We humans seem to be intrigued by the “what if.” The idea that we could have altered our choices if we only had had the information afforded to us by hindsight is a tantalizing and compelling contemplation. Most of the time, we enter into relationships with truly no idea of what the end might be, or how it might come about, or what we might feel when it does end.
But what about the times when we do know? When the most likely — even highly probable — outcome is very clear from the outset? Why do we still venture down the path? What is it that compels us to do something we strongly suspect is not in our own emotional best interest?
The most obvious example of this situation is an affair. I suspect few of us know of affairs that produced a “happy ending.” (I myself do actually know of a few, but they are special in a lot of other ways, too.) Most affairs end badly; which type of “badly” is the only real variable. And yet, every day, more couples step down that path, even though the ultimate outcome is typically clear to even the most casual observer.
I have a single friend who is contemplating a relationship with a man who is polyamorous. For the uninitiated, polyamory is the practice of or belief in having more than one intimate sexual relationship simultaneously, with the knowledge and consent of all involved. It’s not the same as screwing around — it’s not simply about sex — it’s about having actual physical and emotional relationships with more than one person at a time. It may or may not include multiple sex partners in a given encounter, but it usually doesn’t. The easiest way of thinking of it is like polygamy without the marriages.
This friend is of mine is not polyamorous. She is most definitely a one-woman/one-man kind of girl. She is not even particularly comfortable dating more than one man at a time beyond a date or two. But she likes this man in question. And so she is thinking about it. To his credit, he has been completely frank about his beliefs and his preferences, and he has not pressured her or judged her or reacted defensively. Which, of course, only makes him more attractive and interesting in her eyes….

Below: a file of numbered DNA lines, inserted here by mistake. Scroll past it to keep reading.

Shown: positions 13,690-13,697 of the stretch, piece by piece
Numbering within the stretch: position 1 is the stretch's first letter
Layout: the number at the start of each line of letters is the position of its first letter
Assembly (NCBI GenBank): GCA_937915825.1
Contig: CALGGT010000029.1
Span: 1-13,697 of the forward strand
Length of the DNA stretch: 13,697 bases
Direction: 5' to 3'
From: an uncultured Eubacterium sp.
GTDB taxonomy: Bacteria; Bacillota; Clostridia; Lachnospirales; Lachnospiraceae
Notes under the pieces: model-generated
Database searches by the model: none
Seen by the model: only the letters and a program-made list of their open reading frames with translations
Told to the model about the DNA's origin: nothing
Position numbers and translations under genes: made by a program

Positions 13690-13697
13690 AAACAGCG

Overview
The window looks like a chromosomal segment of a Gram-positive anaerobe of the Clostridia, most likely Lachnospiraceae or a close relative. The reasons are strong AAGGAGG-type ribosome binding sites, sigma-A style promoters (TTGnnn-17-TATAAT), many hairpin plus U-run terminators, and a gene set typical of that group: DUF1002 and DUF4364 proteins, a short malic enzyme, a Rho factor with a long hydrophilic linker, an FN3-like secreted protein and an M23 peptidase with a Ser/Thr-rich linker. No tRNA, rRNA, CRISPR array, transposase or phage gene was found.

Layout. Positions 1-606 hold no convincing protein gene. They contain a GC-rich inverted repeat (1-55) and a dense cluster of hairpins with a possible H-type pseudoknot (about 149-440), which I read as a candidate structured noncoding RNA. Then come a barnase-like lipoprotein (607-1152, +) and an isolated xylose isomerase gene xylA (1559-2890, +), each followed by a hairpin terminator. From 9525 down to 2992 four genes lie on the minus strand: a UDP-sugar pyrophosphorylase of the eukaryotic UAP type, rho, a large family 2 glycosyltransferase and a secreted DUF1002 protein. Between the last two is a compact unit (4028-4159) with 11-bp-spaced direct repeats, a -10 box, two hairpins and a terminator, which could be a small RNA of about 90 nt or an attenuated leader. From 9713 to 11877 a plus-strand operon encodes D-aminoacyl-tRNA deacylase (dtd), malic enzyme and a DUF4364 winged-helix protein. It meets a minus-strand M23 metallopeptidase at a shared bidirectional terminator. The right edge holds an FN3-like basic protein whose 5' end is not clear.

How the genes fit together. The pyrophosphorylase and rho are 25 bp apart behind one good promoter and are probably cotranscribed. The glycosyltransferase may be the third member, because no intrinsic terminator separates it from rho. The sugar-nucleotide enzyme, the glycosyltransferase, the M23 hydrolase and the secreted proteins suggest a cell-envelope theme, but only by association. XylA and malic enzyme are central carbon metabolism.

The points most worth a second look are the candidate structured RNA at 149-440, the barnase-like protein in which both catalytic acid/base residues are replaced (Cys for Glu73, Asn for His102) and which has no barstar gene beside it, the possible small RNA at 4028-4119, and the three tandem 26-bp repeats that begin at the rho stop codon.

But for most of us, the end for these two seems pretty clear and awfully likely, doesn’t it? So why is she even thinking about it?
Lately, I have noticed a lot of people talking and writing about how our hearts don’t follow what our minds tell us to do. The heart/mind disconnect is amazingly powerful and stubborn. For some it manifests as behavior that is entirely out of character for them under “normal” circumstances; for others, it is the pursuit of something they know or believe to be wrong for them. Either way, the explanation provided is usually some version of “I just can’t help myself.”
Sometimes I think we venture down that path for the best of reasons. I know that I’ve often been aware, from a metaphysical perspective, that perhaps my course of action will likely end in my own heartbreak, and yet I feel that there are lessons to be learned along that path, wisdom to be gained, that will make it worth the trip. That rationale tends to work best when embarking on the journey and with the benefit of removed hindsight; it usually doesn’t hold much water when I’m sobbing and hating myself for my choice.
I am constantly astounded at the romanticism all around me. How much we all want to believe that we are different, that our relationship is different from the norm, that it will not have the obvious outcome but will surprise everyone and defy the odds. That it — and we, by extension — is special. I have been as guilty as anyone of this sweet delusion at times, and I cannot say that I would not be again, given the right set of circumstances.
And just as the Vegas oddsmakers understand, we believe in the jackpot because it is possible. It truly is. Of course it doesn’t happen often, but it does happen. Sometimes. To some people. So why not me, we ask ourselves, why couldn’t my relationship be the one that defies those pesky odds?
As I’ve often said, I love a happy ending. And I love it even more when it overcomes the naysayers and the critics and the doubters. In their own ways, every relationship that lasts another day is its own happy ending. Because every single one has the odds stacked heavily against it. I guess, like a good gambler, the key is being able to evaluate the nature and quality of those odds.
I know, for myself, that I could not get involved with a polyamorous man at this point in my life. I know what I want and the polyamory choice is diametrically opposed to some of the most important aspects of what I’m looking for. So it wouldn’t work for me.
But what about my friend? Perhaps she will decide similarly. Or perhaps not. Perhaps she’ll take a leap of faith and play the odds. Perhaps she’ll let her heart drown out her mind.
And perhaps she’ll hit the jackpot. Or perhaps not.